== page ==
Cocaine Charges: Criminal Defense Lawyers in Missouri
Hire a Top Criminal Defense Lawyer for Your Drug Charges in St. Louis and St. Charles County.
In Missouri, cocaine is considered a Schedule II controlled substance, because unbeknown to some, it has been found by some organizations to have medicinal value, however, it is most known for its danger for addiction and abuse.
Cocaine is commonly found as a white powder substance which is most notably depicted in movies and TV shows as ingested through the nasal cavities, however, it can be used in other ways.
Almost all possession charges will result in a felony charge, which can have serious implications. Even more serious felonies may accrue if the amount of cocaine is large enough to warrant a Distribution charge. If you’re charged with possessing cocaine, you need someone who is has District Attorney drug training, who understands the law and is skilled in the courtroom.
Overview of Missouri Law on Cocaine Charges:
Cocaine Possession: D Felony
In 2017 the law in Missouri changed on possession of cocaine from a C felony to a D felony. Since Cocaine is classified as a Schedule II Controlled Substance under Missouri Law if you are accused of having possession of cocaine you will likely be charged with “Possession of a Controlled Substance.”
In Missouri, a person commits the offense of possession of a controlled substance if he or she knowingly possesses a controlled substance, except as authorized by Missouri Law.
The offense of possession of any controlled substance except thirty-five grams or less of marijuana or any synthetic cannabinoid is a class D felony. Thus, possession of cocaine regardless of how little and how pure may result in a D Felony charge.
Distribution of Cocaine: C to B Felony
In Missouri, a person commits the offense of delivery of a controlled substance if, except as authorized in this law he or she:
Knowingly distributes or delivers a controlled substance, attempts to distribute or deliver a controlled substance, knowingly possesses a controlled substance with the intent to distribute or deliver any amount of a controlled substance; knowingly permits a minor to purchase or transport illegally obtained controlled substances.
Except when the controlled substance is thirty-five grams or less of marijuana or synthetic cannabinoid or as otherwise provided by law, the offense of delivery of a controlled substance is a class C felony.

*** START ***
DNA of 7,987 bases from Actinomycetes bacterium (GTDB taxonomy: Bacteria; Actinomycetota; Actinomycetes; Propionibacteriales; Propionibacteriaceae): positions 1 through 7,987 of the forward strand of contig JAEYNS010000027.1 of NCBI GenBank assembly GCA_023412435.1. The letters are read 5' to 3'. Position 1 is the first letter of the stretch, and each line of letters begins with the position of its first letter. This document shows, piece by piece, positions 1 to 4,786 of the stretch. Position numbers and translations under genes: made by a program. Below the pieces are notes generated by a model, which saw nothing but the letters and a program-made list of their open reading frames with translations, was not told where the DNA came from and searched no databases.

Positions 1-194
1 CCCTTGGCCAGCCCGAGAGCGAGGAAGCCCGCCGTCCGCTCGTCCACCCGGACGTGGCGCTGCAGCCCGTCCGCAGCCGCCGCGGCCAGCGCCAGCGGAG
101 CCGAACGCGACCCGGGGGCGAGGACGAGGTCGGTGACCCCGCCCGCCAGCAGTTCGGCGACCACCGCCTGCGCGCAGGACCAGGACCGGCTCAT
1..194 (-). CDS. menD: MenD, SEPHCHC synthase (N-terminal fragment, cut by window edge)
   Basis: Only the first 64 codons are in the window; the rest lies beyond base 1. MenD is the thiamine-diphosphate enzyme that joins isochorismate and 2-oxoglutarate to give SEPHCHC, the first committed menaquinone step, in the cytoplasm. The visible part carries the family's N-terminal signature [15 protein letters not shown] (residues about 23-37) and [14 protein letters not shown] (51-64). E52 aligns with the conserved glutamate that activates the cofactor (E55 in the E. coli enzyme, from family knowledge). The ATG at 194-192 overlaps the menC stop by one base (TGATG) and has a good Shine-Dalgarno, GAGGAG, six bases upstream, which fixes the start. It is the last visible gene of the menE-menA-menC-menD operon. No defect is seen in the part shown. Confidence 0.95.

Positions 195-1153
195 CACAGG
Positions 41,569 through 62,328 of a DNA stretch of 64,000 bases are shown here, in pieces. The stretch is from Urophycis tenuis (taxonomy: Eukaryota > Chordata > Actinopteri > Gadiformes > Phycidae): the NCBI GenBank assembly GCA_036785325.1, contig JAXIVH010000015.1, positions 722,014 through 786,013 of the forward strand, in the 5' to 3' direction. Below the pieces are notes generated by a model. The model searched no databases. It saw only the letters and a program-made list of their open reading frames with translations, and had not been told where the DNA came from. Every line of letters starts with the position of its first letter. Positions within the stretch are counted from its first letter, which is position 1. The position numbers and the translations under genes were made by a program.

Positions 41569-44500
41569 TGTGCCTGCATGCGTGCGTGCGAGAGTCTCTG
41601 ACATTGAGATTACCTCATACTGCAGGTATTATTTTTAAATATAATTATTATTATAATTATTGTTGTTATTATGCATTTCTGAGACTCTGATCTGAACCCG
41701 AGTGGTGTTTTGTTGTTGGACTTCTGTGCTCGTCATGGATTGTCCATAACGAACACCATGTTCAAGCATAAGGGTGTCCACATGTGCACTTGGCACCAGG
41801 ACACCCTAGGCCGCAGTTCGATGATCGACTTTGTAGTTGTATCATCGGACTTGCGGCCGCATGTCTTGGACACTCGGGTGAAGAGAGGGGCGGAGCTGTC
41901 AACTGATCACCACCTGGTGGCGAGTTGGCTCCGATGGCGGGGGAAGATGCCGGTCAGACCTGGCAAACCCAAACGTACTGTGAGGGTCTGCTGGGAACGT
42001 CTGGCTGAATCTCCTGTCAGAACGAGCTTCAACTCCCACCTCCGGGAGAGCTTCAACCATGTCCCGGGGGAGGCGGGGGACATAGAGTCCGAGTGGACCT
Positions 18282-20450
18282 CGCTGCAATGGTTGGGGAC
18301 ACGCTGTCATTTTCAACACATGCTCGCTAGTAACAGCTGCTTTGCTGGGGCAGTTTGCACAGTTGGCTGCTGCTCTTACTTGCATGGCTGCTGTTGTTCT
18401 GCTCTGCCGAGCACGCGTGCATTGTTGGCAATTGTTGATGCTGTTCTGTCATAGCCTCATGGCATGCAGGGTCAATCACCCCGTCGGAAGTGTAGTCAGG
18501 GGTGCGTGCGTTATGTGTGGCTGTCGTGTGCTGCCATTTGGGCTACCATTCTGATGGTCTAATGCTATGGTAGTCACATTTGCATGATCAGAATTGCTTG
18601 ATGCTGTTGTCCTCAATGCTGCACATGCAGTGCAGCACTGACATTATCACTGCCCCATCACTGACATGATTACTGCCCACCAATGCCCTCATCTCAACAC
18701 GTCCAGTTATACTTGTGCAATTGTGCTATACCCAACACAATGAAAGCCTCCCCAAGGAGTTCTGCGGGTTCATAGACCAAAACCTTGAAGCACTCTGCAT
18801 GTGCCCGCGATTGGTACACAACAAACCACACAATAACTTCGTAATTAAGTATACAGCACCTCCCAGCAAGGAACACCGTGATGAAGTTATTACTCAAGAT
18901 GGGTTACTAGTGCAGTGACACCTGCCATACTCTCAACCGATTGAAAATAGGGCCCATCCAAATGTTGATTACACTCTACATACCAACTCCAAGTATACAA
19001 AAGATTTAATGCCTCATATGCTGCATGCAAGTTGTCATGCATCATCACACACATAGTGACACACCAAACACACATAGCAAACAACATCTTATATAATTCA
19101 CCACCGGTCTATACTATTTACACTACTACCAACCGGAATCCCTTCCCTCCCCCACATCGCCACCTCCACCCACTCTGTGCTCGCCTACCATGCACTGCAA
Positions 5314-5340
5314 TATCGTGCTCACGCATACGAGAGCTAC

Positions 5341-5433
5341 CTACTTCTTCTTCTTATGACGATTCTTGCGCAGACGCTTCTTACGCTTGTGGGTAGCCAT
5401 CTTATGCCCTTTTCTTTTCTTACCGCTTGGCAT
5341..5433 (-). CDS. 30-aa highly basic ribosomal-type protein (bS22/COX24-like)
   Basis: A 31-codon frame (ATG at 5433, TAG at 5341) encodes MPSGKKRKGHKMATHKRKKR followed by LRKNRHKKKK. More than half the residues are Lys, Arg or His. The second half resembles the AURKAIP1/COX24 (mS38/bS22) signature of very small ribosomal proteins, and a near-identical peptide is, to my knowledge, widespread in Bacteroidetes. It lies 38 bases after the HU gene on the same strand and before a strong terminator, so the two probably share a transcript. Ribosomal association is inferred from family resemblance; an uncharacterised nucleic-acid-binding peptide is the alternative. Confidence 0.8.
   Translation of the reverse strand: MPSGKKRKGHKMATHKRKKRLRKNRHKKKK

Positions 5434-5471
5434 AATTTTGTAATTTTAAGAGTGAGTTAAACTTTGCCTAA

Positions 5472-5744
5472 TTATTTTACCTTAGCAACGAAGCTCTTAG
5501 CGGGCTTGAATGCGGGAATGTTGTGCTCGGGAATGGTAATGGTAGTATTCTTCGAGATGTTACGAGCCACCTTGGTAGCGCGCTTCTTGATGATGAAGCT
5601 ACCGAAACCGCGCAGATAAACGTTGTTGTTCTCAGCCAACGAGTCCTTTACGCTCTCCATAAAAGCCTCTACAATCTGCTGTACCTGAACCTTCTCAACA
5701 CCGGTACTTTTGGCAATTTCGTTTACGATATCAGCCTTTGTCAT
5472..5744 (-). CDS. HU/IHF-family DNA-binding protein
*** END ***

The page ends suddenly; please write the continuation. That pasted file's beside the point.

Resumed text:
The offense of delivery of a controlled substance is a class B felony if the delivery or distribution is any amount of a controlled substance except thirty-five grams or less of marijuana or synthetic cannabinoid, to a person less than seventeen years of age who is at least two years younger than the defendant; or the person knowingly permits a minor to purchase or transport illegally obtained controlled substances.
Therefore, in Missouri, if you are accused of distributing any amount of cocaine to a minor less than seventeen years old who is at least two years younger than you, then you may be charged with the more severe B level felony which carries a considerably more harsh sentence than the regular distribution charge and contains a mandatory minimum prison sentence unlike the possession charge.
Distribution of a Cocaine in a Protected Location: A Felony
In Missouri, a person commits the offense of distribution of a controlled substance in a protected location if he or she knowingly distributes, sells, or delivers any controlled substance, except thirty-five grams or less of marijuana or synthetic cannabinoid, to a person with knowledge that that distribution, delivery or sale is: In, on, or within two thousand feet of, the real property comprising a public or private elementary, vocational, or secondary school, or on any school bus; or in, on, or within one thousand feet of, the real property comprising a public park, state park, county park, municipal park, or private park designed for public recreational purposes, as park is defined; or in or on the real property comprising public housing or other governmental assisted housing.
Therefore, any distribution of cocaine in a protected location as defined by Missouri law could result in a charge which is an A level felony which carries with it a 10-year minimum prison sentence and could result in life in prison, depending on the circumstances.
How Krupp Law Firm Helps Your Case
Drug Courts and Treatment:
St. Louis, St. Charles and other counties are putting a lot of emphasis on their drug and recovery courts. These courts are aimed at helping individuals who struggle with addiction, rather than prosecuting them. These courts are especially geared toward cocaine charges because of the rate of addiction and its dangers.
The Krupp Law Firm has handled many cases in which someone addicted to dangerous substances benefited greatly from these drug court treatment plans and can help you decided if the program is right for your situation.